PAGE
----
Eye on the Economy: Canada’s (hidden) dimensions of inequality

It seems to be the Canadian way. While the United States often directly confronts their social injustices, in Canada we tend to pretend they don’t exist, gloss over them, and if that ultimately fails with the hindsight of history, quickly apologize and move on.

Case in point. While the US has directly reported monthly labour force statistics by race for many decades, Canada’s labour force survey (LFS) doesn’t even collect that information. Ditto for persons with disabilities and other equality-seeking groups. And that “see no evil” attitude applies to other major surveys. Even worse, the LFS and most other surveys except the Census explicitly exclude Aboriginal reserves from their surveys. David Macdonald estimates that if they were included, unemployment and poverty rates would be materially higher especially in Western provinces.

It’s not that Canada doesn’t have inequalities to the same degree as the U.S. In fact, the limited data we have show it’s worse, with infant mortality, education, incarceration, unemployment, income, and life expectancy all proportionately worse for Aboriginal Canadians than for African-Americans. And the second class treatment of First Nations people extends to health care and other public services, as the Wellesley Institute has documented.

What little information is available shows that incomes, poverty and employment outcomes for racialized workers, and especially racialized women, in Canada are considerably worse than the average and not getting much better. Women are more likely to be in precarious jobs and information from CUPE’s membership survey shows racialized workers are, too.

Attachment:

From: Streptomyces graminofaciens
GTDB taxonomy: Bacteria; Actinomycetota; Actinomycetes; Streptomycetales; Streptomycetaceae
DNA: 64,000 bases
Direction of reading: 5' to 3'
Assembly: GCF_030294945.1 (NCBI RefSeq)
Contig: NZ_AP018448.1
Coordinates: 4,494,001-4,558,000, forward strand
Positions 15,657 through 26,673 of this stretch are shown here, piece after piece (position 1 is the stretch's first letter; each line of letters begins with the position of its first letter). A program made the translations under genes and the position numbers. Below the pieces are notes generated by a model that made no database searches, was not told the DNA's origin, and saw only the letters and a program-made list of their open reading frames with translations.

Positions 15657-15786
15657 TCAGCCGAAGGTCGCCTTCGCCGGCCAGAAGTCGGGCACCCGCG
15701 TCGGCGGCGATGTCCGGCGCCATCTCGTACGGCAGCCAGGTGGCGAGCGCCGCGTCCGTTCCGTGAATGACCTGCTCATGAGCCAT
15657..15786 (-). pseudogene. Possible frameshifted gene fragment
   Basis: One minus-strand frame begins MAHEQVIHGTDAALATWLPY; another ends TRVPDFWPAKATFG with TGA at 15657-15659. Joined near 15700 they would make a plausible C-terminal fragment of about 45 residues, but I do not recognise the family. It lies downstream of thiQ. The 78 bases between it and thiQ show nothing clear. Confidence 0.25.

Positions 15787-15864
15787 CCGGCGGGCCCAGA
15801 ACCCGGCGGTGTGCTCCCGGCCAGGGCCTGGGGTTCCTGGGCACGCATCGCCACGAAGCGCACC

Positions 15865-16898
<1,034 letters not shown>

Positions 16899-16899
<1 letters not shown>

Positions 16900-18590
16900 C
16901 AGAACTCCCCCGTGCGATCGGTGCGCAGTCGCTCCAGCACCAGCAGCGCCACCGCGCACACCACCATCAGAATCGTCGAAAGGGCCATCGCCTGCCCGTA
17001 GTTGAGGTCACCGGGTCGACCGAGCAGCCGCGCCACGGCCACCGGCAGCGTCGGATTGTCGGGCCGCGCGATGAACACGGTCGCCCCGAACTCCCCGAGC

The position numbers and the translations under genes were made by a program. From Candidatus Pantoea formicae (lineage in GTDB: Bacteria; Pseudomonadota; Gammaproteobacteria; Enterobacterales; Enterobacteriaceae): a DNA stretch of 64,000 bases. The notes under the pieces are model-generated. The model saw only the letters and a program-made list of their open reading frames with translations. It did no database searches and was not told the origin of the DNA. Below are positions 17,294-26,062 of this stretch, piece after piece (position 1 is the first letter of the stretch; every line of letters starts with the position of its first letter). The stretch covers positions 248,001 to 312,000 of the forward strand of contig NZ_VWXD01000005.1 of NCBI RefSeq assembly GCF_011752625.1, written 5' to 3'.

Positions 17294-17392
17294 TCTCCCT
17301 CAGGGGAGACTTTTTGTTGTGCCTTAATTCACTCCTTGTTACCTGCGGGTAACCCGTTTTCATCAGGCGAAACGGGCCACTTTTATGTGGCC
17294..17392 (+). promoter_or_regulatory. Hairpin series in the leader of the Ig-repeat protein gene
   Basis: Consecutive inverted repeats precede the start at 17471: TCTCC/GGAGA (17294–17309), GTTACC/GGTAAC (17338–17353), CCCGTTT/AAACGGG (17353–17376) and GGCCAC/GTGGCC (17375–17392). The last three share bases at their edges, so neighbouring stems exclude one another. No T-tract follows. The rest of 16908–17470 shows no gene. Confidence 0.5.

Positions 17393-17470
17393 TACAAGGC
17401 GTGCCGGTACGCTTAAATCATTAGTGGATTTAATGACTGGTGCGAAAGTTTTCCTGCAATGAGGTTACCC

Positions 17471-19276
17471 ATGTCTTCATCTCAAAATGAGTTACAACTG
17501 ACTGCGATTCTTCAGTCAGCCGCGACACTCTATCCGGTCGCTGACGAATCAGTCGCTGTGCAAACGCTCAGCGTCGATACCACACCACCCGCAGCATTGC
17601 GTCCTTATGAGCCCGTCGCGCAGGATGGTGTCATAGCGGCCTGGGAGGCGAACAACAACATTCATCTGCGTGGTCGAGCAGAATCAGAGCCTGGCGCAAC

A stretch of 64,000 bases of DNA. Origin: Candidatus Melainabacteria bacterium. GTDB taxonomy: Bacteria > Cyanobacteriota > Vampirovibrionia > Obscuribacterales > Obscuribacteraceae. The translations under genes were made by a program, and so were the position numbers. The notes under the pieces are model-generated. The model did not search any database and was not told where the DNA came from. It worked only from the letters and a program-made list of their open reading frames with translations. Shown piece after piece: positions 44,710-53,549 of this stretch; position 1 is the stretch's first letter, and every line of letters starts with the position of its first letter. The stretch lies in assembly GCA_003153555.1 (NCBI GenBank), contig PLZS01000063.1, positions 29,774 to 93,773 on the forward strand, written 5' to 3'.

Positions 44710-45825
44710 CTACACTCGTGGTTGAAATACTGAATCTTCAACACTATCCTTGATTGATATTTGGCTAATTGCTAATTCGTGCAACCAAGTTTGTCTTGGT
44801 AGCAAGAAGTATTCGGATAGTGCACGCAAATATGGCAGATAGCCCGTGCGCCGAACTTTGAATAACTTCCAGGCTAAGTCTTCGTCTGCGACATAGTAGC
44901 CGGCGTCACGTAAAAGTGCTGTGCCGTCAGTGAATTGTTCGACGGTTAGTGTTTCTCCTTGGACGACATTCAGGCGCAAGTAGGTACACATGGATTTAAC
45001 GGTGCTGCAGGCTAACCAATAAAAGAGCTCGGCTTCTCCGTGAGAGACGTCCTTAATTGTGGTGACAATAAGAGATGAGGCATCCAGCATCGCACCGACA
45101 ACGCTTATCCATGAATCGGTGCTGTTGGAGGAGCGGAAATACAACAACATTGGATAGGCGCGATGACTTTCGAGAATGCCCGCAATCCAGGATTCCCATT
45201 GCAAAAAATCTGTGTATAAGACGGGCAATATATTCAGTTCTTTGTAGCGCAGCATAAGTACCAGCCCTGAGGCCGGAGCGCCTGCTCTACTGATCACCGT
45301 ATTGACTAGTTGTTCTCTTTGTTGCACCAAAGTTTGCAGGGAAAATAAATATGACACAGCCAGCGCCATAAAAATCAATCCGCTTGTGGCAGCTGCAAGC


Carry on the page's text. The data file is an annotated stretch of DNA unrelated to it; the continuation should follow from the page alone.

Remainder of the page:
In a world where information is power, it’s hard not to see the Harper government’s elimination of funding for the fledging First Nations Statistical Institute, the National Council of Welfare and the long-form census while providing billions in additional tax breaks to top incomes as deeply political acts.

Canada is an increasing diverse country, but we’re far from egalitarian.   Our income gap for women hasn’t declined much in the past decade and is no better than the U.S. But public policy does make a difference: pay gaps for women are smaller where effective pay equity legislation is in place. We need stronger pay equity legislation together with employment equity measures, as these CUPE guides outline. The pay gap for public sector workers and for unionized workers is also considerably smaller than for private sector and non-unionized workers. Quality public services are especially important to ensure everyone can have more equal opportunities.

We now have an opportunity to at least get a badly-needed more accurate and multi-dimensional perspective of our labour force with a redesign of our labour force survey planned. Not only does this continued absence compound social injustices, but it also makes little economic sense. Aboriginal Canadians and immigrants are expected to provide most of Canada’s labour force growth in coming decades—and if we continue to disregard them, we’re neglecting our future.